A Holder following either option 1 or 3 will be protected from liability. Assuming a notice is sent, it will give the other parties 20 days to object to the release of the funds, and give them an address to send their objection. If no response is received within the 20 day period, the Holder has ten days to release the funds to the demanding party. If an objecting response is received, then the Holder has 60 days to commence an interpleader action, absent further agreement of the parties.

The notice is required to be sent to the known address and email addresses of the parties, and the Holder is not required to look outside its records to find an address. This makes filling in the address or email address (preferably both) of the parties on the purchase and sale agreement critical, as well as notifying the Holder of any change of address. [Note: It is somewhat unlikely the Holder would know the parties’ email addresses until after the parties return the Holder’s “Open Package.”]

HB 1730 is not effective until July 24, 2015, but it is effective as to any earnest money held on that date. That means that real estate agents should make sure at least the mailing addresses of the buyer(s) and seller(s) are included in their current purchase and sale agreements, as well as their email addresses if possible. And it also means that buyers and sellers should check to make sure those mailing addresses are included on any contracts that they sign. It is not exactly clear what will happen if that information is not provided, but one likely possibility is the escrow will start an interpleader action within 15 days of the demand for earnest money, and if that occurs, HB 1730 requires the court to pay the Holder their attorney fees and costs, leaving less money for the buyer(s) and seller(s) to fight over.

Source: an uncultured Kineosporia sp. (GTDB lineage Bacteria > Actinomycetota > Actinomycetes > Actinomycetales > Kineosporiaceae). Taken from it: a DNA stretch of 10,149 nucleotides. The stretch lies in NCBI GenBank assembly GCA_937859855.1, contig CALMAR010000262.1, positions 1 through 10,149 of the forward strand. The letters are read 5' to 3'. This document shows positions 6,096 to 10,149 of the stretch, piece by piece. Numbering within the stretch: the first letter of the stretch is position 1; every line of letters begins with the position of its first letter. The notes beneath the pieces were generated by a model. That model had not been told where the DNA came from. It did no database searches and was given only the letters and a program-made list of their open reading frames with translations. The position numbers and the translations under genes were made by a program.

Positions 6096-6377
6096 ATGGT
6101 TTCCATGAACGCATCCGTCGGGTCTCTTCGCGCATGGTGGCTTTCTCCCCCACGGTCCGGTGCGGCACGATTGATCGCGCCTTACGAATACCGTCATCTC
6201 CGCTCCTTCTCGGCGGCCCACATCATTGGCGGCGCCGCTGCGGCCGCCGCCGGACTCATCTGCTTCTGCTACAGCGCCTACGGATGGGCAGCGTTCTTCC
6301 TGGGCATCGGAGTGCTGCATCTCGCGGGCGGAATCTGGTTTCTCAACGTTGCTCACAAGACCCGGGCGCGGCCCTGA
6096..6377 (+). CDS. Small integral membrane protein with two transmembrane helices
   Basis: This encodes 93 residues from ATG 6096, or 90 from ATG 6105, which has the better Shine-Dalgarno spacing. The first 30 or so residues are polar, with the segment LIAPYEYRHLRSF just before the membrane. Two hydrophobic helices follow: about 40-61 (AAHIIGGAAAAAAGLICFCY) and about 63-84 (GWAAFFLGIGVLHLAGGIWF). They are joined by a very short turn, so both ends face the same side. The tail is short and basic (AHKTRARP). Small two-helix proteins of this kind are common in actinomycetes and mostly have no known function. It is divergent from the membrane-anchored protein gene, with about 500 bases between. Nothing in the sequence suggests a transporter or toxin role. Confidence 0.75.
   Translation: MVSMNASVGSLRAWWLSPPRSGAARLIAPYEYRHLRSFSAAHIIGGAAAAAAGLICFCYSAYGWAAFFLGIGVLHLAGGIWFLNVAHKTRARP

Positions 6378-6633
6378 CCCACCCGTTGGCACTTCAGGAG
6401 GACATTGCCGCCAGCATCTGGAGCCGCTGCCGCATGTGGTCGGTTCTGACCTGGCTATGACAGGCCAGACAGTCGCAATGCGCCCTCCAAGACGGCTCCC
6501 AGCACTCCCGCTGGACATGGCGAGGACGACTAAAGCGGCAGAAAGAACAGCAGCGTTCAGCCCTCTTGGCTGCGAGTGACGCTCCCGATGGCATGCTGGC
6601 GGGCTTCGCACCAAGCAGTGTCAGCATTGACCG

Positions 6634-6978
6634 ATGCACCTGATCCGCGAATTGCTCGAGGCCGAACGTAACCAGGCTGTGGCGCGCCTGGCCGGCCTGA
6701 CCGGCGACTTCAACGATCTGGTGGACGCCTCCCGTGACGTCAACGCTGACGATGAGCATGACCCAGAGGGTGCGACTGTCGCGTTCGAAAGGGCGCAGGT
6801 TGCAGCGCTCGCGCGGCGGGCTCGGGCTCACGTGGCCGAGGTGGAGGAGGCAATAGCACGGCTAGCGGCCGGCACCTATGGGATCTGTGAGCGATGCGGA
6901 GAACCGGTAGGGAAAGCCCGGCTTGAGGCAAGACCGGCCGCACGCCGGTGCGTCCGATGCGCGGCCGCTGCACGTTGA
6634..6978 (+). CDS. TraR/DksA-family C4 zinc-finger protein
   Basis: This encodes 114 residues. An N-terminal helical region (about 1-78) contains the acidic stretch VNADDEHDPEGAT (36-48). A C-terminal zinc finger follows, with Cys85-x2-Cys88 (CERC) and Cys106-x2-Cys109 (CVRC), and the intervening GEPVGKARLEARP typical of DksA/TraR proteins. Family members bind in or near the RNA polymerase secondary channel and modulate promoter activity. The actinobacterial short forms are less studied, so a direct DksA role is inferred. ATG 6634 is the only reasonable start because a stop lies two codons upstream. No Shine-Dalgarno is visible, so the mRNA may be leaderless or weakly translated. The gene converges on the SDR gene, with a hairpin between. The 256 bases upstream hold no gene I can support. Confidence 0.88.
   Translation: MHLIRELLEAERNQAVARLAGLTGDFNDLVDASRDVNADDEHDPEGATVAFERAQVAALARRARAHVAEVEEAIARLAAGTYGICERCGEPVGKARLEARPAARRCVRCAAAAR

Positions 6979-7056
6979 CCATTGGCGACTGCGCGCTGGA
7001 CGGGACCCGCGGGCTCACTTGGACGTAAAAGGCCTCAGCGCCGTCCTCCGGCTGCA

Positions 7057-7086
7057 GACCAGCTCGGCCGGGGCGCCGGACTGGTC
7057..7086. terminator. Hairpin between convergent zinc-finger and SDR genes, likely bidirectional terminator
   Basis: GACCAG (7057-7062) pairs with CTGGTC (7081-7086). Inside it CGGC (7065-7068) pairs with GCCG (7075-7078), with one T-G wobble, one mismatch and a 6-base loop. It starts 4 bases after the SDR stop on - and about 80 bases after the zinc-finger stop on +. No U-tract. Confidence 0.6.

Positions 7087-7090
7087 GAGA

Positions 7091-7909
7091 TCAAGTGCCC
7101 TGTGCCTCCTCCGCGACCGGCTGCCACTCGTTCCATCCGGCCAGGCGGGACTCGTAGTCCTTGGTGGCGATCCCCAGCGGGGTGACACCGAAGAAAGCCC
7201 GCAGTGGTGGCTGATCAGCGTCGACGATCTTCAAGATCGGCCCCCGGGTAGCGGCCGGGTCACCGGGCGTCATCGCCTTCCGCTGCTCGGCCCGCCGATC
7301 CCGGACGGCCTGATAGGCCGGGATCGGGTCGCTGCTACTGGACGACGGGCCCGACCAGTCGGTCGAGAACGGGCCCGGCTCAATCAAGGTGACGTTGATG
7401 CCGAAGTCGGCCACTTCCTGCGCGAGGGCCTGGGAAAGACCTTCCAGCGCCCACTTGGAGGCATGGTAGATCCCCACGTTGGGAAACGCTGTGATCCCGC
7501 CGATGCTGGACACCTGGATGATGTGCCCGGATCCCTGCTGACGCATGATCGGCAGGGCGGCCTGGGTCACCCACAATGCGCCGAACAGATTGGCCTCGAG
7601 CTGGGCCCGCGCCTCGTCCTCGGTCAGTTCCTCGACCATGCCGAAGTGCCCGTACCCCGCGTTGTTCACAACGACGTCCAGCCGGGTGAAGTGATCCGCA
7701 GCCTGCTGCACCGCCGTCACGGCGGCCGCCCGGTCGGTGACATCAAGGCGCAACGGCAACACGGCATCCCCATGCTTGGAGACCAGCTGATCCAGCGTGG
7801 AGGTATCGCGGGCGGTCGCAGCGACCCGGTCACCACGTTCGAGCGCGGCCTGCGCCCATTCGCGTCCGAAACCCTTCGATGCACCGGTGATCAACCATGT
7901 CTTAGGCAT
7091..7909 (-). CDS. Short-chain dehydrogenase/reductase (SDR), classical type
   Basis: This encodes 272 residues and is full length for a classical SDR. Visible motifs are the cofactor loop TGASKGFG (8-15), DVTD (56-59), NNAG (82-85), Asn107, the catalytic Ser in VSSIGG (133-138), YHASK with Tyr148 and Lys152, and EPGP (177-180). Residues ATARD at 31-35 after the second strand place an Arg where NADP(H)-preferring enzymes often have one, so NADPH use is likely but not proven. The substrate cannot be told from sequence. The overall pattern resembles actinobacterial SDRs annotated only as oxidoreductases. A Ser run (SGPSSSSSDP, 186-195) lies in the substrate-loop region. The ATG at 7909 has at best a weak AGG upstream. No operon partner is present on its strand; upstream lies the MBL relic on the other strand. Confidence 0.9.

Disclaimer: This piece is not intended to be legal advice, but is merely the author’s understanding of the operation of the new legislation. Persons needing or wanting legal advice would need to contact and hire their own attorney. Real estate brokers may want to also contact their designated brokers.


About Kary L. Krismer

Kary Krismer is a frequent contributor at SB and a managing broker with John L. Scott/KMS Renton. His real estate interests include keeping track of current real estate issues and developing risk avoidance strategies for buyers, sellers and agents. Kary is also a lawyer, but he is not your lawyer, and his posts do not constitute legal advice.

22 comments:

  1. 1

    This Multiple Offer Scenario on High Priced Seattle Properties

    Makes this earnest money litigation argument much more likely now…

  2. 2